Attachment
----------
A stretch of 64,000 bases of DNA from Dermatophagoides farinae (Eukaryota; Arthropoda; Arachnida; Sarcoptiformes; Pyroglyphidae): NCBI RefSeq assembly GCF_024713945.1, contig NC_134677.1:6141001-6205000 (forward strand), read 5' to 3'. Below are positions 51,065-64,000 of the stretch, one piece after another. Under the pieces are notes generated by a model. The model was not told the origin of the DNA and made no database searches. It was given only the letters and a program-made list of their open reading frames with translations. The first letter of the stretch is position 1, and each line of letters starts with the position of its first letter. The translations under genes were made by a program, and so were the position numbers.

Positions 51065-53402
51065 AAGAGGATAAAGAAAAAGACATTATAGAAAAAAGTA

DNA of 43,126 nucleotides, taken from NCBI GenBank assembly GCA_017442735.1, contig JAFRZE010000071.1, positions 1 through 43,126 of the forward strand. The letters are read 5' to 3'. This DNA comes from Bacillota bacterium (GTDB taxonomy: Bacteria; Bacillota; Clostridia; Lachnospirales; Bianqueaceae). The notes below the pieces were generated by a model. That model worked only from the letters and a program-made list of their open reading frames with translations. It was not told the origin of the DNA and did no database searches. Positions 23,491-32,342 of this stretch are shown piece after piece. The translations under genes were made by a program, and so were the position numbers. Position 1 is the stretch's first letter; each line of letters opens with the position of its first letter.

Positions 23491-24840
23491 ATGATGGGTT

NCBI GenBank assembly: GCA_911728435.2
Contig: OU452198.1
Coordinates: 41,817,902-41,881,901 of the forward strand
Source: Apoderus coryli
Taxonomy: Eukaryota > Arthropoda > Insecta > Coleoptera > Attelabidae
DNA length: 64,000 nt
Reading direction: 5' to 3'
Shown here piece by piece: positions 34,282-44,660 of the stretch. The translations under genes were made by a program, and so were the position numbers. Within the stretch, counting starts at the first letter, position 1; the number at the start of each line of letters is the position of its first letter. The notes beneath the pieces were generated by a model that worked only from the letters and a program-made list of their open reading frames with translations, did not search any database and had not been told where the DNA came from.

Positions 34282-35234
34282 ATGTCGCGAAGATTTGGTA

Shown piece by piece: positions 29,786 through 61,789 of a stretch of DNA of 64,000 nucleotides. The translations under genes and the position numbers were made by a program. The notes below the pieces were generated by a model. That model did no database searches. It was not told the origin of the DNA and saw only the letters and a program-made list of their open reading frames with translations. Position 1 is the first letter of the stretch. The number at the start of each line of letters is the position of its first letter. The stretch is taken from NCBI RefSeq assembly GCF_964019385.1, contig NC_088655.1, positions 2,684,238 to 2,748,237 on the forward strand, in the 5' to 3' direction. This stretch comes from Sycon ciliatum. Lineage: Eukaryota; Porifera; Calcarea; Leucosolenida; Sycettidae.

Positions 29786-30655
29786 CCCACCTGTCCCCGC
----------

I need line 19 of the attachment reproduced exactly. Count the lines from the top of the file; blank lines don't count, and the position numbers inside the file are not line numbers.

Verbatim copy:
29786 CCCACCTGTCCCCGC